The Shannon Method

Welcome, readers from Trading Psychology and the Motley Fool, and thanks to Dr. Steenbarger and “bladow,” a poster on the Mechanical Investing board at the Fool for recommending this blog. I was in Montana at the time most of you arrived, but I extend a belated welcome to all of you. Also, thanks to Rod at Perfectly Reasonable Deviations for the words of encouragement on this blog.

Claude Shannon is widely recognized as the father of the information age and is featured prominently in the book Fortune’s Formula, which I previously reviewed. In a previous post, I discussed briefly a relatively unknown, but simple and elegant portfolio management method attributable to Claude Shannon. Oaktree Research sums up the method nicely (as does Fortune’s Formula in the section called “Shannon’s Demon”:

In the 1960s, Shannon gave a lecture in a hall packed with students and teachers alike in MIT, on the topic of maximizing the growth rate of wealth. He detailed a method on how you can grow your portfolio by rebalancing your fund between a stock and cash, while this stock stays in a random ranging market. (He used a geometric Wiener example). Essentially, you buy more when stock price is low, using the cash at hand, or sell more when stock price is high, with allocation of 50-50% value at each interval.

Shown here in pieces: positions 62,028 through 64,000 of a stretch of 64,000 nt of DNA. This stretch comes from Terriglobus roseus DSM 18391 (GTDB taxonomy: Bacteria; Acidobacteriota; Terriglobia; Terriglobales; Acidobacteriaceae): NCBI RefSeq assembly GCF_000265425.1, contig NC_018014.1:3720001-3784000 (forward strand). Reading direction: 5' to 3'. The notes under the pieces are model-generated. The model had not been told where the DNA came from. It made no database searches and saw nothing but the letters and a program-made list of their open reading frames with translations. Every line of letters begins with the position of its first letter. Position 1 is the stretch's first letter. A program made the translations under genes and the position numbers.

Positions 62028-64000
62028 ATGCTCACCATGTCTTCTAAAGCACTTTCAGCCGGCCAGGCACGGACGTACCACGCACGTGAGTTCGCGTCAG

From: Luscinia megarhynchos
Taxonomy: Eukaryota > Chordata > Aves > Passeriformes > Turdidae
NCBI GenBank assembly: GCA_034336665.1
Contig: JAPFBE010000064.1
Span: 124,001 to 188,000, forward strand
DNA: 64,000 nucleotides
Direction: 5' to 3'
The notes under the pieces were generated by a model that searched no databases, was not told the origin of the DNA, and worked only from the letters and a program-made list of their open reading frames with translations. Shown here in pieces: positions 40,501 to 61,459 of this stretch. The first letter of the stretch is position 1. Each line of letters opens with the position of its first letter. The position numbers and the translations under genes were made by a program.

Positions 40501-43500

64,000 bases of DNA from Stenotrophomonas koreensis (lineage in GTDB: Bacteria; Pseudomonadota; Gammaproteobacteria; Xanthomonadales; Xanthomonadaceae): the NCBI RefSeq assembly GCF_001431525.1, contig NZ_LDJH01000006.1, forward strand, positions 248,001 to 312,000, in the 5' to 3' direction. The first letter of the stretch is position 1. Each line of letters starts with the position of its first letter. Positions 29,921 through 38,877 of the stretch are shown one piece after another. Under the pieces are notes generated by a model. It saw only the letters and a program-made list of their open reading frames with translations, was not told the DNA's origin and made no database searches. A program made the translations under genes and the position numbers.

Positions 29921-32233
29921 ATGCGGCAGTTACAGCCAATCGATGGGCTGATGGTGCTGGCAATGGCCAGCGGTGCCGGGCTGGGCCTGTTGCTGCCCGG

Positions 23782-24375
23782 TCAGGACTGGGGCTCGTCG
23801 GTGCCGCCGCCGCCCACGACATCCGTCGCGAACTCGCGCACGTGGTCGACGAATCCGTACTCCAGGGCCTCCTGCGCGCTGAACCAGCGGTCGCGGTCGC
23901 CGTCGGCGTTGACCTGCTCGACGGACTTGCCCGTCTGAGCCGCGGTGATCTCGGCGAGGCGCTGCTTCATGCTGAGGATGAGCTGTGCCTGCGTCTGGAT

Considering how simplistic it is, it’s unusual in that it’s a guaranteed market timing model. If you follow it, you are guaranteed to be selling some of your position at or near market tops and buying at or near market bottoms, depending on how often you adjust the 50-50 split. It’s also somewhat unusual in that volatility is your friend, not your enemy. According to Fortune’s Formula, when asked if he used the method to manage money, Shannon replied that “the transaction costs would kill you.” Transaction costs now of course are much less than in Shannon’s day.

Shannon’s method is nothing more than a simplified case of the more widely known method of rebalancing, which to my knowledge traceable back to Harry Markowitz’s Efficient Frontier, developed in the early 1950s. Shannon’s method could even be considered a special case of the Kelly Criterion, where a fixed percentage of your bankroll is “bet” at any given time. Yet Kelly’s work in the 1950s was influenced by Shannon’s earlier work in the 1940’s.

ShannonjdsuIn any event, the Shannon method of 50-50 allocation can be shown to be optimal, and it is much simpler in application than either the Efficient Frontier or even the Kelly Criterion. Although a casual reading of Poundstone’s book would give an impression that it works better than it does, it is well worth investigating. Well before Poundstone’s book, and before even hearing that Shannon investigated the same thing, I investigated the method independently. The question of how well it works is best illustrated in pictures. At left is what would have happened if you had applied the method for 10 years to JDSU stock starting December 1993. Note that there are no transaction costs assumed, but there is also no interest paid on the 50% cash stake either.